Does Obama’s Debate Victory Mean Anything? Roland Martin Says ‘Yes’
President Obama, thrust into the unfamiliar and uncomfortable role of underdog in the bruising slugfest to earn White House retention, proved to be Republican nominee’s Mitt Romney’s equal in style and his superior in substance in the second presidential debates in New York.
Political pundits, including CNN contributor and TV One’s “Washington Watch” host Roland Martin, assigned the incumbent as the victor and said Obama regained his swag as he outscored his formidable challenger in a rather vituperative, dramatic and nearly out-of control town-hall debate session.
Speaking from a presidential debate party at the Crimson in Lower Manhattan, where he and BET’s Jeff Johnson hosted a post-debate discussion online, Martin said Obama implemented many of the “game-day” changes needed to reverse the momentum of this mean-spirited presidential race.
“First of all, Mitt Romney won the first debate. The president’s performance was far too lackluster. And I think that for this debate, the president didn’t need to come out too ‘matter of fact.’ … I thought the president came out very consistent, very strong,” said Martin. “I thought that Romney interrupted the president more than he should have. He turned his back to the audience who were asking the questions. I thought he was too combative. And I thought Obama was spot-on throughout the debate.”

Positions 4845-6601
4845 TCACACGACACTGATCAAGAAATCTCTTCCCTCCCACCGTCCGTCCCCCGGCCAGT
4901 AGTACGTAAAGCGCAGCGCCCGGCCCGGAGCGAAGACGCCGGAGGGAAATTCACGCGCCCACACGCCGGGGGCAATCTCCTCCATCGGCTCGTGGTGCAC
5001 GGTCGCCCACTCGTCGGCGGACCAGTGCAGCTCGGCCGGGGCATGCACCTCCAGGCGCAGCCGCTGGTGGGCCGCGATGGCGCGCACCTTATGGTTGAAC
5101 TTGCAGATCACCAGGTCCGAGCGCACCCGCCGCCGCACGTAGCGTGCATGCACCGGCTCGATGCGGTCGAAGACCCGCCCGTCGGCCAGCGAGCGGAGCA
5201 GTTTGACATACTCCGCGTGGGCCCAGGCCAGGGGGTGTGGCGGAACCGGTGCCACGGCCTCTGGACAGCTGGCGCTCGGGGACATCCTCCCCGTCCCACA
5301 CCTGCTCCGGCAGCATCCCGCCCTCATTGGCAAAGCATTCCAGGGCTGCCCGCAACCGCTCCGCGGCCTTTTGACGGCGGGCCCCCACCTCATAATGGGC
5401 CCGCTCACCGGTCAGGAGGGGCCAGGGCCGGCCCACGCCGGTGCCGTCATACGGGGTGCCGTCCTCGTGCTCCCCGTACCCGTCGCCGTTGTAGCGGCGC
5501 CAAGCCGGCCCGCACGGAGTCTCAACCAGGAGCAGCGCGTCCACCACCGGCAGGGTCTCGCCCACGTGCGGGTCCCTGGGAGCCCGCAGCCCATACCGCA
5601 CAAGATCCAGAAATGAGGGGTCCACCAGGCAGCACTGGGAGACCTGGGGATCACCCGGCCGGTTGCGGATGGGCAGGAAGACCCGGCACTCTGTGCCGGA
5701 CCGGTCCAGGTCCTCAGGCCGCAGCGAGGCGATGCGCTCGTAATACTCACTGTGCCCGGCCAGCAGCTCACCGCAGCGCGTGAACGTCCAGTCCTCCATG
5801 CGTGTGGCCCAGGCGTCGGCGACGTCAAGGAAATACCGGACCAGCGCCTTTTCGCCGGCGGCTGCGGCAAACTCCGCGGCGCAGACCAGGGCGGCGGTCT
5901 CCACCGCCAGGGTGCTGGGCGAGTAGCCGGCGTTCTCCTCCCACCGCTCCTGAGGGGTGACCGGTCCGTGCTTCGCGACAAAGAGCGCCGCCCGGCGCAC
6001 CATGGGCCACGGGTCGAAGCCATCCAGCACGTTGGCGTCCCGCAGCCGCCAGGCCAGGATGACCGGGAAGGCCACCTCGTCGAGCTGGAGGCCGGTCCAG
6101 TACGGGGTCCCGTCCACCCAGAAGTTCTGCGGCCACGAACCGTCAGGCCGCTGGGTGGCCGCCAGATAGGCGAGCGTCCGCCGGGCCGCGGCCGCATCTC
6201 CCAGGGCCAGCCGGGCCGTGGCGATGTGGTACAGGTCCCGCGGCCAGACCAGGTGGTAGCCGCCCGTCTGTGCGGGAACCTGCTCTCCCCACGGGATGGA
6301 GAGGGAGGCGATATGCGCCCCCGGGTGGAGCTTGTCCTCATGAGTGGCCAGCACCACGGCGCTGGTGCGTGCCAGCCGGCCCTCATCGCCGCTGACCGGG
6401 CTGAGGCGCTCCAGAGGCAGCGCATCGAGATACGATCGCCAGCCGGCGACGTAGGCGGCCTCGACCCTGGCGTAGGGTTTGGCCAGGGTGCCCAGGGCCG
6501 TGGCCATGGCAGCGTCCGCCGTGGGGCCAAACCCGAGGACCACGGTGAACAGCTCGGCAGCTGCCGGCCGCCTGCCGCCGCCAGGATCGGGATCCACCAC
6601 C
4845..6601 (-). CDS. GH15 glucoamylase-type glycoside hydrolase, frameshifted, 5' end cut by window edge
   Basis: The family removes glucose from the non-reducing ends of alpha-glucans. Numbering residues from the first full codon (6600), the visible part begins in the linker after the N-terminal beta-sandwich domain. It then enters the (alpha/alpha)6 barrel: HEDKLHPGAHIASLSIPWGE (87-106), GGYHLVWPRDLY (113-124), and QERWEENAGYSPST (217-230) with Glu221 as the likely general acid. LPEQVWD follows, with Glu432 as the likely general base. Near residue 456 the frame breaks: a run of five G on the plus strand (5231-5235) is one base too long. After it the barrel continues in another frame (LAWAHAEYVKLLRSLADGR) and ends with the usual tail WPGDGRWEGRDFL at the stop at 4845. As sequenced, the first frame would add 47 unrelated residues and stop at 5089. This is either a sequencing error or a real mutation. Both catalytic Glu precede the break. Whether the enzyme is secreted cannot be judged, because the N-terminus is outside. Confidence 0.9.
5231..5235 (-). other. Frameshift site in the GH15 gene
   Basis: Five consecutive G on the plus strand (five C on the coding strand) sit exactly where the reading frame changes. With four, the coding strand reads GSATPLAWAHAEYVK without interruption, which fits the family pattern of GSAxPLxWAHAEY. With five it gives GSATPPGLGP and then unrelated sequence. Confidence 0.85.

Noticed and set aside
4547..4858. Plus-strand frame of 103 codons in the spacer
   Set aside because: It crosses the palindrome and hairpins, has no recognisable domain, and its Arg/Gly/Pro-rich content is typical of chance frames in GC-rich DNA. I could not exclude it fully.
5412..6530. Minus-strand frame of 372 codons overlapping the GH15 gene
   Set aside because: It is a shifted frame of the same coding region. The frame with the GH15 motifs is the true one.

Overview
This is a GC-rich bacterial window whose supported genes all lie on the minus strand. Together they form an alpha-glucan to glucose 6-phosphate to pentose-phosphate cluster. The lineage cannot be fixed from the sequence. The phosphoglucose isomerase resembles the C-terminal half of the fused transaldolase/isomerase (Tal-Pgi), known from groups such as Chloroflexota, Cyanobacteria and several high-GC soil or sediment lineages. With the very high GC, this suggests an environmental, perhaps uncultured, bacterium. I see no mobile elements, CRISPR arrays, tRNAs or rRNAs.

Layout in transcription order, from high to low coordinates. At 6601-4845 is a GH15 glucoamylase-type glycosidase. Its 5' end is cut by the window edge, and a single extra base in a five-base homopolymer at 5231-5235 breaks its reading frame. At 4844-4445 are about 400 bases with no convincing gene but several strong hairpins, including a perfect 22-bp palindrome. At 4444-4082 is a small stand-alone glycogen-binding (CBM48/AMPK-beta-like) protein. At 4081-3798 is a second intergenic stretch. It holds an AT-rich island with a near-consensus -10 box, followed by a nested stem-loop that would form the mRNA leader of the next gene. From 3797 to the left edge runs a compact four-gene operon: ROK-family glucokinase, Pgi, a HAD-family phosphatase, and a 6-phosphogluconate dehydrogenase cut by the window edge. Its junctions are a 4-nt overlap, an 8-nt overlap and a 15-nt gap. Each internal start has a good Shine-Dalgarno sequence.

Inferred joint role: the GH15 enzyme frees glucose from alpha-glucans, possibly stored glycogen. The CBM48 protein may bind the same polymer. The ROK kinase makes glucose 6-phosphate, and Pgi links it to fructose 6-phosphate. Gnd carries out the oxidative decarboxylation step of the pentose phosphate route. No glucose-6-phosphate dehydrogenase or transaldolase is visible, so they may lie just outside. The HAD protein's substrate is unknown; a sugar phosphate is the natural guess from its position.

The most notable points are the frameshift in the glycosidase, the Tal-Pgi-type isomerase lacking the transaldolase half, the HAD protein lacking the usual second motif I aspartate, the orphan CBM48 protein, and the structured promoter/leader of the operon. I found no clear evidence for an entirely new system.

CNN confirmed Martin’s analysis in a post-fight (debate) poll, as Obama escaped with a 43-39 percentage win, while CBS said Obama won going away, 37-30. While Obama devotees collectively exhaled, Martin noted that Obama may have missed a couple of opportunities to score some devastating combination blows that could have finished his opponent sooner in this linguistic throwdown.
“I felt that the president could have been a lot stronger on the issue of Republican obstructionism in Congress. He mentioned a couple of times, when he talked about jobs, bill that Republicans blocked him,” said Martin, who also has a political segment on the “Tom Joyner Morning Show.”
“He mentioned initially of Romney not supporting the [Lilly] Ledbetter [Fair Pay] Act,” Martin continued, adding that Obama’s verbal counterpunches did fluster the usually aggressive challenger. “Other than that, he did what he was supposed to do, he kept Romney on the ropes and I could tell that he was frustrating Romney on many occasions.”
Most importantly, everyone wants to know if the results of the second debates will buoy Obama’s chances to keep the keys to the Oval Office. Martin answered with a resounding ‘yes.’ The inaugural debates catapulted Romney into a statistical dead heat when he had trailed Obama most of the summer.
“Oh, you saw how the first debates made a difference. First of all, I [think] that this totally slows down the momentum of Mitt Romney from the first debates,” Martin said. “Second, the Obama supporters were very excited and happy. And so, the next debate is going to focus on the president’s strength, which is foreign policy. I actually think that is his strongest area, more than domestic policy, so he is positioned very well for the third and final debate.”